The length of the tongue varies in length, some being three times longer than their beaks. Since the tongue is longer than the beak, nature has made room for it by anchoring the tongue at the base of the bill and wrapping it around the skull. Here are some quick examples as to how some of the different species of woodpeckers forage for food.

Red-Bellied Woodpecker

The Red-Bellied Woodpecker will tap on the tree, cock his head sideways and listen intently for insects or grubs that may be trying to get away or eating on the wood. If he hears movement, he will pry the bark away from the tree with his beak and drill a hole just large enough to get the insects out. Once the hole is drilled, the bird will take his tongue and probe around.

If he finds the food he is seeking, he will spear it with the tip of his tongue, which is hard, pointed, and sensitive to touch. Even though insect trails in the wood may be deep, the Red-Bellied Woodpecker can reach the insect with their tongue with little problem because its tongue is about 3 times longer than its beak's length.

Sapsucker Woodpecker

The Sapsucker's main goal is to lap up the sap within a tree, so his tongue is a little different. Its tongue is shorter than the Red-Bellied Woodpecker and edged with feathery bristles. Along with its tongue capillary action, the Sapsucker can easily lap up the delicious sweet sap. Please note: the sapsucker does not suck up the sap, but laps it with its flicking tongue.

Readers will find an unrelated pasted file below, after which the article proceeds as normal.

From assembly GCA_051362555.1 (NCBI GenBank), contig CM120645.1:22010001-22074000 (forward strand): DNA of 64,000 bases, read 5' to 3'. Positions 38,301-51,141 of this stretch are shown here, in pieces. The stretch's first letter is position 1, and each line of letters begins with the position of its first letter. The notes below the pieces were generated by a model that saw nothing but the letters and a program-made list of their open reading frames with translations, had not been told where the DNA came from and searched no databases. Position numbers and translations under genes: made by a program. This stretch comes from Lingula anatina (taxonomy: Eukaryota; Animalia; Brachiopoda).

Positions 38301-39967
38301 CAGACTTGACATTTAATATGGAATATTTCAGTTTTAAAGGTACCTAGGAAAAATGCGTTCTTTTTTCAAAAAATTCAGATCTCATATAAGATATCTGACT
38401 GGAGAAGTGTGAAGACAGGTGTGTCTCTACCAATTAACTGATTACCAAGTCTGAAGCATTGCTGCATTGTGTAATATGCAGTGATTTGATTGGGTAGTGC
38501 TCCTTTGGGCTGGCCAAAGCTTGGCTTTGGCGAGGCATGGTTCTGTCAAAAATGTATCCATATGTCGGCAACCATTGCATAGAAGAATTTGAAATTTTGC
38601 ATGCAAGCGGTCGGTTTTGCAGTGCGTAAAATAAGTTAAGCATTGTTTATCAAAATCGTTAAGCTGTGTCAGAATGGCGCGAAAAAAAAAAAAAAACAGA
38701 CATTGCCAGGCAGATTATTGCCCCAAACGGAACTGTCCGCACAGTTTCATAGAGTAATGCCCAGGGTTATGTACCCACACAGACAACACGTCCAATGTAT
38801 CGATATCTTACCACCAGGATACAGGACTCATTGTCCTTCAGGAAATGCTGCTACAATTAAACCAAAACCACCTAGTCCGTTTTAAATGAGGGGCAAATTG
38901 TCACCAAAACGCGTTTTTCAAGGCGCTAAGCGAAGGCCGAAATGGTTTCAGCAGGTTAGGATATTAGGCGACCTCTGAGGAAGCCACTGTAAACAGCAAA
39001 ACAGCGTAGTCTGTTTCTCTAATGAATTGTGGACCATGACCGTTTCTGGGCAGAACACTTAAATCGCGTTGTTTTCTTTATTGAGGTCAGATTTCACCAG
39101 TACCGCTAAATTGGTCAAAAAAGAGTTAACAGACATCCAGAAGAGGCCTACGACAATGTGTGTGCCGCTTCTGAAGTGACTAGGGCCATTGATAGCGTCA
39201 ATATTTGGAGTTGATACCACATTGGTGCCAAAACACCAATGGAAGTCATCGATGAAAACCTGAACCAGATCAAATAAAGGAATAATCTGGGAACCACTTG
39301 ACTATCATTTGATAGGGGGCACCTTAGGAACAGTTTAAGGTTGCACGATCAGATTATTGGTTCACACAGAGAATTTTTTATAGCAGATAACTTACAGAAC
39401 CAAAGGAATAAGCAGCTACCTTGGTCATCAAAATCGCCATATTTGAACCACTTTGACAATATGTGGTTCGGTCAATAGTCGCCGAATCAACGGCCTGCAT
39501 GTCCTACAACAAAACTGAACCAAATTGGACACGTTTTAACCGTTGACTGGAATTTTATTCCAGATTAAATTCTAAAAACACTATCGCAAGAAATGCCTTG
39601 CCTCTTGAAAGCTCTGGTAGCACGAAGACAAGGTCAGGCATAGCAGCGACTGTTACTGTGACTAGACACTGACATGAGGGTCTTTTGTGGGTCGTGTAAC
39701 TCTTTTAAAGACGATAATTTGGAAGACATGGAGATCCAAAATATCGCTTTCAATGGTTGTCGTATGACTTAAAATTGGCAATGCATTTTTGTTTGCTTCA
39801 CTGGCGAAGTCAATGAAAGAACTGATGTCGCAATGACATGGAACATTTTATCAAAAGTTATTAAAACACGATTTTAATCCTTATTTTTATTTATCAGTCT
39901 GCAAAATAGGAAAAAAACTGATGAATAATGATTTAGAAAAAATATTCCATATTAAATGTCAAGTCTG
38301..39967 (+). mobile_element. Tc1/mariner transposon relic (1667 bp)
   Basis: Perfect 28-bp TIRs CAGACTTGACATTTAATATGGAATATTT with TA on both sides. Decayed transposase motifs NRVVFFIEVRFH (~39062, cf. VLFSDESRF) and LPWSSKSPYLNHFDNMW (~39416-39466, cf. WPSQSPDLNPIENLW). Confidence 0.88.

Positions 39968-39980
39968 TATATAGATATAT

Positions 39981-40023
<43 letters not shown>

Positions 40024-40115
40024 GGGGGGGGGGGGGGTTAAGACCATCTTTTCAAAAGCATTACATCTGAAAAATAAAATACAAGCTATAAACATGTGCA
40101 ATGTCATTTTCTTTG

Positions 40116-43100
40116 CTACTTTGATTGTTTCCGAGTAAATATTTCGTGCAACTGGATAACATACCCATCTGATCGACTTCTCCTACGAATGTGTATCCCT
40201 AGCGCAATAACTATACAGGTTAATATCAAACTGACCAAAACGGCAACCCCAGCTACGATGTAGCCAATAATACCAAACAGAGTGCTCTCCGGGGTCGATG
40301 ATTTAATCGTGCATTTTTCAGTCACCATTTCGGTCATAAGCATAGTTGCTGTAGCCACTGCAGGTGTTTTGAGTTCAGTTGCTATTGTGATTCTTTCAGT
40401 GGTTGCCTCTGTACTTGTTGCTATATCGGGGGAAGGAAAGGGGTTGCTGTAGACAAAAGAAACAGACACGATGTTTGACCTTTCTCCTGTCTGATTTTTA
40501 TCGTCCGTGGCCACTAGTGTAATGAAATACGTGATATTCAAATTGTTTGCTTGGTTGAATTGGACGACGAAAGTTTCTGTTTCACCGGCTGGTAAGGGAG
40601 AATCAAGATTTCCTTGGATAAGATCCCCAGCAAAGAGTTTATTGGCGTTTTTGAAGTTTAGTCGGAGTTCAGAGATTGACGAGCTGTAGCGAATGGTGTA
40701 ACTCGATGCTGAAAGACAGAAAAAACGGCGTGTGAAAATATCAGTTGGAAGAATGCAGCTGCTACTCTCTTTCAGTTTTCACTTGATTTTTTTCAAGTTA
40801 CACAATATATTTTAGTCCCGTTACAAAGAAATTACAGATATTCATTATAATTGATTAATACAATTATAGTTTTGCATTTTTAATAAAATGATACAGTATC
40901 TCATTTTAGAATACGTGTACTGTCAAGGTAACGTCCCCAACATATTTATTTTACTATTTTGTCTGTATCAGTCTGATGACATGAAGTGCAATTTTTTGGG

Northern Flicker

The Northern Flicker is a ground-feeding woodpecker. Its tongue is smooth, sticky, and about 5 inches long. The sticky tongue allows the bird to flick the ants into his mouth without much thought.

Eye Protection

Being around flying dust and wood, you would think that the woodpecker would go blind. However, a thick membrane protects the eyes of the bird. This membrane will close over the bird's eyes in a millisecond before it strikes its beak against wood.

Claws and Tails–the Keys to Balance

The woodpecker uses both his feet and tail to anchor and balance itself onto a tree.

The bird has four clawed toes, with two pointing backward, and two pointing forward. The claws allow the bird to get a firm grasp on a tree trunk. Once the claws of the bird are buried deep into the bark of the tree, it will use its stiff tail to balance and brace itself while drilling.

Drumming—What Does It Mean?

The drumming sound that a woodpecker makes against a tree, roof or deck, is unmistakable, if not annoying. However, there are several reasons why they drum.

1. To attract a mate. The drumming sound to attract a mate is of a particular pattern and tempo. The drumming sound is heard in the spring when they are mating, and in the early morning when most humans want to sleep.

2. To communicate to competitors that the nearby territory is now his, and the strength of the drumming is an attempt to warn others to stay away.

To conclude, the woodpecker can be beautiful or comical looking. However, you cannot dispute the fact that nature has created a bird that is also an amazing physical machine.

References

Hilton Pond Center - http://www.hiltonpond.org/thisweek030308.html

https://www.britannica.com/animal/woodpecker